President Donald Trump met with representatives of veterans organizations at the White House in Washington, D.C. March 17, 2017. Reuters

The public may still have only a limited grasp of what President Donald Trump paid in taxes, but if the House Republican health care act wins approval, he’ll likely pay a lot less.

The American Health Care Act—also known as the AHCA, “Ryancare” or “Trumpcare”—eliminates a 2013 tax from former President Barack Obama’s Affordable Care Act on individuals who made more than $200,000 and couples who earned over $250,000.

The Net Investment Income Tax, which was named in the AHCA among “the largest costs” of the new plan, takes 3.8 percent of those high earners’ gains from selling stocks, mutual funds and bonds, as well as interests in business partnerships and, most importantly for the real-estate-magnate-turned-president, rental income.

Read: Price Of Health Care: 'Trumpcare' Could Raise Insurance Costs For Low-Income Americans

The tax wouldn’t have applied to Trump if he hadn’t become president and placed his company into a trust managed by his two sons. That’s because the measure only applies to “passive” investment activity without “material participation,” which the Internal Revenue Service defines as involving at least 500 hours of work—12.5 weeks full-time—or work serving the investment or company in question almost completely done by the individual relative to other employees, among other factors. Its tax on rental income gains didn’t apply to “real estate professionals” who had “materially participated” in the industry.

“In terms of his rental income, he would have been largely unaffected by repeal [of the tax as a private citizen],” Tony Nitti, an accountant at the New York-based accounting firm WithumSmith+Brown, told the Wall Street Journal Friday. “There’s no just practical way he can qualify as a real estate professional now that he’s president of the United States.”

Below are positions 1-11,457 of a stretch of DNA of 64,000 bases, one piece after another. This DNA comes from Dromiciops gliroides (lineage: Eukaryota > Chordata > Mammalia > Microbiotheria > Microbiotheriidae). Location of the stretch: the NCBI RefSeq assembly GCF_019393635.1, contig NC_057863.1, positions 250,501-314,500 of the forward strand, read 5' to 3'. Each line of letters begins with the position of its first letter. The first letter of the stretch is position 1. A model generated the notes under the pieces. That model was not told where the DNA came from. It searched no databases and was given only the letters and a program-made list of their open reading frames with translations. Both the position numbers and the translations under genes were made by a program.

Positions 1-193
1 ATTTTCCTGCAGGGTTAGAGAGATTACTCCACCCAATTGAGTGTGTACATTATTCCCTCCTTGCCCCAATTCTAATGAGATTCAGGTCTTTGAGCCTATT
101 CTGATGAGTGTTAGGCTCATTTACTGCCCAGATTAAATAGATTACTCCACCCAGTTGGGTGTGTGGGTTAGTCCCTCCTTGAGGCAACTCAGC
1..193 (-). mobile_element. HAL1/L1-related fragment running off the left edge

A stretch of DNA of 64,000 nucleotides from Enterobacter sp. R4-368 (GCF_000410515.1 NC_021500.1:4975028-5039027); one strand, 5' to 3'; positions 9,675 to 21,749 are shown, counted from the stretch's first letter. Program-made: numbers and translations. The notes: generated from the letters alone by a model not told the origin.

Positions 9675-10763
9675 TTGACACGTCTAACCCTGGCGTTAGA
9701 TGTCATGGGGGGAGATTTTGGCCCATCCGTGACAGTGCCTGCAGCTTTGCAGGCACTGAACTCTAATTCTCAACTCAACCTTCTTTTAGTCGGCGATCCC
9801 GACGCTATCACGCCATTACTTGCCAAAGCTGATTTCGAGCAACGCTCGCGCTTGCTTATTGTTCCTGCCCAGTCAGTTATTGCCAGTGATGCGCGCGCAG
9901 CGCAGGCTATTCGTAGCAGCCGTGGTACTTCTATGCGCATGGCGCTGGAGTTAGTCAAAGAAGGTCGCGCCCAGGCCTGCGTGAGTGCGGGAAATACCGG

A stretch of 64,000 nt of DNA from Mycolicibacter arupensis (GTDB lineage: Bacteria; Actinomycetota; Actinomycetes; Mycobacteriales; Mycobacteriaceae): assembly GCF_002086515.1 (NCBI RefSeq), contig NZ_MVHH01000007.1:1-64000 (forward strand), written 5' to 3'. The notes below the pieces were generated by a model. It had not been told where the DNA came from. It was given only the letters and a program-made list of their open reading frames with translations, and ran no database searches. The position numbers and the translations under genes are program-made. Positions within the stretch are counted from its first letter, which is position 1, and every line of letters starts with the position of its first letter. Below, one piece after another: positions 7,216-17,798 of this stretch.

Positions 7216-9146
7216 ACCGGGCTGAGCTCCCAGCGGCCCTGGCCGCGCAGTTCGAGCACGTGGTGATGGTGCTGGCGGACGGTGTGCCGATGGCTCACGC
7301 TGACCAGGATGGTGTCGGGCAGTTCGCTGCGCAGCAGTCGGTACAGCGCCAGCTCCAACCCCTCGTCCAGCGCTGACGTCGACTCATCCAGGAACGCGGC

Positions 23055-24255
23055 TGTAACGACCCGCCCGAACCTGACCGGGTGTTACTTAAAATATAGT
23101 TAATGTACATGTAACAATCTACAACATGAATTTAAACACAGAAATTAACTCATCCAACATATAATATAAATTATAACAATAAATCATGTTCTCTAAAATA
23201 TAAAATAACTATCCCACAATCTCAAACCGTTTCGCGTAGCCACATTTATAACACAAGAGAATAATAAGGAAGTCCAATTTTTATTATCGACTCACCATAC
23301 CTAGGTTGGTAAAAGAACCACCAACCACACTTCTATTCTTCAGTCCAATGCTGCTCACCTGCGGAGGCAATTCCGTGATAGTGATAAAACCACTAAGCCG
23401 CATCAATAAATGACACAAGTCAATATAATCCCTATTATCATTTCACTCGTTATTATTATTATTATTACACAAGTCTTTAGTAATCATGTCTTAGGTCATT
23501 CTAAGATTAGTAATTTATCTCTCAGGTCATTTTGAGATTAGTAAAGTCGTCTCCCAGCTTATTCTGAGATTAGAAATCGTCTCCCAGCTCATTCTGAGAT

Still, there's a chance the tax may not have applied to him just yet, as the IRS also defines material participation as having put hundreds of hours into the rental or investment business “in any 5 of the previous 10 years” or “in any three prior years.”

Read: Healthcare Plan Unpopular: Only 24% Support Trumpcare Bill Over Obamacare

Trump has repeatedly refused to release his tax returns, so there was no way to know his total income. However, an analysis by the Journal found he made $83.6 million in rental income in 2016. More than $3 million of that would go to Uncle Sam under the net investment income tax. According to the draft of the Obamacare replacement plan, the loss of such contributions would certainly add up, coming to a 157.6 percent drop in revenue between 2017 and 2026.